With industry comes pollution and more has probably been written on this aspect of the river than any other. Not so much the unsightly disposal of a refuse bag or the discarding of an old mattress but pollution more insidious. An early example is from 1886 when an anti-pollution sub-committee reported back to the Cork Board of Guardians. They found that sulphuric acid was finding its way into the Martin after a process of waste filtration through cinder bags. It was Mr. Arthur Mahony who showed the sub-committee around the dye works on their visit while Mr. Nicholas Mahony chaired the meeting that heard their report. On a positive note the sub-committee reported that no water closets were discharging into the river with the “dry earth” system being the one in use at the mills.
In the 1920s there were some concerns in the village over sewage, but it’s not till 1961 that pollution really takes off or, at least, the publicity around it, reaching a scale that’s hard to credit. In that year an estimated 700 fish were destroyed as a result of ‘factory effluent’ with one Blarney resident saying it was ten years since so many fish had died. There was another incident in 1965 with the polluter promising to provide fingerlings to replace destroyed stock but, according to the Cork Board of Fishery Conservators, not proving very prompt to do so. The Cork Otter Hounds said they had met with six otters on the river that same year but with none in 1969. Paddy Sleeman, an authority on otters, is in no doubt that they’re present on the Martin again today.
The July of both 1970 and 1971 were disastrous with thousands of dead fish floating along what the Examiner called “one of the best stocked trout rivers in Cork”. “Even eels”, said John O’Connell of the Cork Trout Anglers, “which normally escape the effects of pollution, died in their hundreds”. It was a disgraceful sight for tourists to see. It was said that the dead fish were “as fat as sausages” because they had developed a taste for cheese. Paddy Hoare of the Blarney Trout Anglers reckoned that in 1971 virtually nothing could have escaped. Locals were also “extremely worried” about their children and the fact that the river was a source of public water supply. People were annoyed but there seemed be a lack of political will and no effective mechanisms to deal with the problem. Philip Mullally of An Taisce expressed disgust at the whole situation. The Board of Fishery Conservators said they were expected to prosecute poachers but felt powerless regarding pollution. They even felt under pressure, said Dan Good, “to refrain from taking action against certain concerns”.
Some remedial measures were taken. In 1973 the Munster Trout Anglers was invited to visit the Rathduff cheese factory to see new effluent tanks that had been installed. But come the summer of 1980 a 2½ mile stretch of death was again observed near Rathduff. The water was dirty brown with the familiar very unpleasant odour. The Blarney Trout Anglers saved over 600 trout that had gathered in two tributaries for oxygen away from the polluted area. Incidentally, in the same year, and in the two following, the cheese factory applied for permission to discharge effluent into the Martin. Also, in 1980 Cadbury’s underwrote a £3,000 restocking programme for pollution they caused in the Blackwater and Rathduff followed suit promising to provide personnel too if necessary. But July was pollution season and come July 1982 salmon fry, trout and eels were again decimated, this time from Wise’s Bridge to Blarney. On this occasion a chemical discharge was suspected with the water staying clear.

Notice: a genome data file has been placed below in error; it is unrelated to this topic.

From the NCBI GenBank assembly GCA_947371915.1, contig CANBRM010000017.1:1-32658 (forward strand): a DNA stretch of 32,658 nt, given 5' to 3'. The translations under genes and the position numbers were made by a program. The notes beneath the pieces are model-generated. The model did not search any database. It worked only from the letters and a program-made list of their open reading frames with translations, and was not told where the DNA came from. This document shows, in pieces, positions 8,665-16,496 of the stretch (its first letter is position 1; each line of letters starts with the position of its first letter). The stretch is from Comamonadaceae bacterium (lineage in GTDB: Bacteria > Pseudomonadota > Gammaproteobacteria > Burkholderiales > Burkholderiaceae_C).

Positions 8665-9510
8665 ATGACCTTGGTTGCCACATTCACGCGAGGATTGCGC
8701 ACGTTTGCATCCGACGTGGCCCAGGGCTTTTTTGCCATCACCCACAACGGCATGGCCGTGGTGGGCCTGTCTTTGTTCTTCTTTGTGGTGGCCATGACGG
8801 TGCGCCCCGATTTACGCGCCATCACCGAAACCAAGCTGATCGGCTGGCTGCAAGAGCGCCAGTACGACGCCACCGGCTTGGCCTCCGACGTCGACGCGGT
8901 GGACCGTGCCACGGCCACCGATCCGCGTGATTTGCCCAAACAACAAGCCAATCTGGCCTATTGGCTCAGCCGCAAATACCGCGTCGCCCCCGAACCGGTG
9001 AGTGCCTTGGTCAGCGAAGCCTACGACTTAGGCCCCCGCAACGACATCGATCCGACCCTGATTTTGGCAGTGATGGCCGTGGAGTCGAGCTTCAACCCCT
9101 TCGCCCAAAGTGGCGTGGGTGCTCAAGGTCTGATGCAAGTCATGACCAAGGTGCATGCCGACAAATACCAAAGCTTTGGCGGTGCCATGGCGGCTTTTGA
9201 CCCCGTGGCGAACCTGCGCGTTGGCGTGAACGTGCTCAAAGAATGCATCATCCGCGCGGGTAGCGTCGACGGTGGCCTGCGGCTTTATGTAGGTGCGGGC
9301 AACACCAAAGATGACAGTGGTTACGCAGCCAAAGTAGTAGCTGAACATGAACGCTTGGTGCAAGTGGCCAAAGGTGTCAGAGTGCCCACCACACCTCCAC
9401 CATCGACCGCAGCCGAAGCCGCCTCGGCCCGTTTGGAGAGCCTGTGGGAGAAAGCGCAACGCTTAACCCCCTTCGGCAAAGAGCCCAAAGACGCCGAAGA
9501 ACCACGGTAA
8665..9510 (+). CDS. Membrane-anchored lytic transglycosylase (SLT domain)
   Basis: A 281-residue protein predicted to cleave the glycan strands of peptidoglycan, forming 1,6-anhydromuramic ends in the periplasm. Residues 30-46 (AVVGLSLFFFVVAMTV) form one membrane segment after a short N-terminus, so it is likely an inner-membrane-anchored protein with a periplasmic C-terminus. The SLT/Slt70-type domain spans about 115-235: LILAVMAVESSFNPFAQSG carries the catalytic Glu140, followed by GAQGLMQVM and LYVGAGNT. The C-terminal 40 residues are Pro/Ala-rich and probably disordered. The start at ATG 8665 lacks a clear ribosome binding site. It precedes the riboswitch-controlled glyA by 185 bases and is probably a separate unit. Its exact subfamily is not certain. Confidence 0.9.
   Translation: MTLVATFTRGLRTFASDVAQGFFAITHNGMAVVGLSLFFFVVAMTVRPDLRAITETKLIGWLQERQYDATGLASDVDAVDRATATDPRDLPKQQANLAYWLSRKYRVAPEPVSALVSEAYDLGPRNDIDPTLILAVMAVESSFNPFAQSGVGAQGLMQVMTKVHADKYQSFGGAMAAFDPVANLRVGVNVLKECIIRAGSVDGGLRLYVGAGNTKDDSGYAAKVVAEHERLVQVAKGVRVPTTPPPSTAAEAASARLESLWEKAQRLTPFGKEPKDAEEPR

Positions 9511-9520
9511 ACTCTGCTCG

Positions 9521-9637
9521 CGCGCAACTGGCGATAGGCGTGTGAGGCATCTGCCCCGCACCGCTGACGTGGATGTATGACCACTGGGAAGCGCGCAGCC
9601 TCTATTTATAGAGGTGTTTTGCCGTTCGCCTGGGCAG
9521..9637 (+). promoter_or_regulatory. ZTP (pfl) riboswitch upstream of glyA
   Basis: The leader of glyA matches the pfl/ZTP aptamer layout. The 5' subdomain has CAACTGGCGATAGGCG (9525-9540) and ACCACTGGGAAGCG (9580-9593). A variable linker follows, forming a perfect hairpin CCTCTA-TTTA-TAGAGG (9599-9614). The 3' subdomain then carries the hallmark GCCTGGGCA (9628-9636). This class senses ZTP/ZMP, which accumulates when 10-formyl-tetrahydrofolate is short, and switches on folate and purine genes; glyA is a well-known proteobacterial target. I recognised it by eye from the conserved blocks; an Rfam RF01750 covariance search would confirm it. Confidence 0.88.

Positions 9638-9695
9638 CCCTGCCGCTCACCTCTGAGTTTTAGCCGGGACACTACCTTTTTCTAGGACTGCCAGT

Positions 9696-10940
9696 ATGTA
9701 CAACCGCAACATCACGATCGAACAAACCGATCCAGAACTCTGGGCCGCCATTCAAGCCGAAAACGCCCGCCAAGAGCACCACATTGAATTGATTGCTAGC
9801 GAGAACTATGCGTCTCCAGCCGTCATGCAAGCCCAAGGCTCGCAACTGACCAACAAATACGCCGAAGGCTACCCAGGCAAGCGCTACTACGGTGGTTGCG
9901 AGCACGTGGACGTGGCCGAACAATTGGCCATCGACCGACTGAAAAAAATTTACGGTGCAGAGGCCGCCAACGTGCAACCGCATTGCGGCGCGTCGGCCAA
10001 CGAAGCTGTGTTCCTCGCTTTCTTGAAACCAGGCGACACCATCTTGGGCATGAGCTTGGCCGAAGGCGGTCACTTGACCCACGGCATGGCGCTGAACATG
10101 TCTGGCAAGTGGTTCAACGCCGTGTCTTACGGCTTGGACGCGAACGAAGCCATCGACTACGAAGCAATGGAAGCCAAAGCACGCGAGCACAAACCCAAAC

All the while regular dumping was proceeding apace. In 1984 Jerry Keating (Munster Anti-Pollution Committee) remarked that the stretch between Blarney and Waterloo was in regular receipt of domestic refuse from cars by night. He lamented the time Mahony’s dredged and cleaned it a few times each year.
July 1989 saw two incidents. One was the consequence of cement washings from local authority works, possibly the Mallow Road. Restocking was undertaken the following year with the release of four thousand 4 to 5-inch fingerlings. The next big kill was in 1996 when 70,000 gallons of slurry somehow got in to the river. This drew comment from junior minister, Eamonn Gilmore. Would 1997 allow recovery? No, July 18th of that year saw perhaps the most devastating incident of all with an estimated 78,000 fish killed following what was described as a slurry ‘spillage from a pig farm’. All the salmon, trout and eels from Grenagh to Blarney were wiped out as the toxic mess made its way towards the Anglers Rest over the course of a weekend. The ESB did their flushing job, not for the first time, and the city’s water supply was saved. In all of these incidents there is no mention of prosecution. That’s because there doesn’t appear to have been any until this one. Eventually the Environmental Protection Agency and the South West Regional Fisheries Board were successful, and Macroom Mills were fined £10,000 plus £2,000 costs. A contractor had been collecting slurry from their unit of 380 sows to spread on neighbouring farm land. Well, apparently, he overlooked to close a valve “and a small amount” according to the defence “had entered a nearby stream”.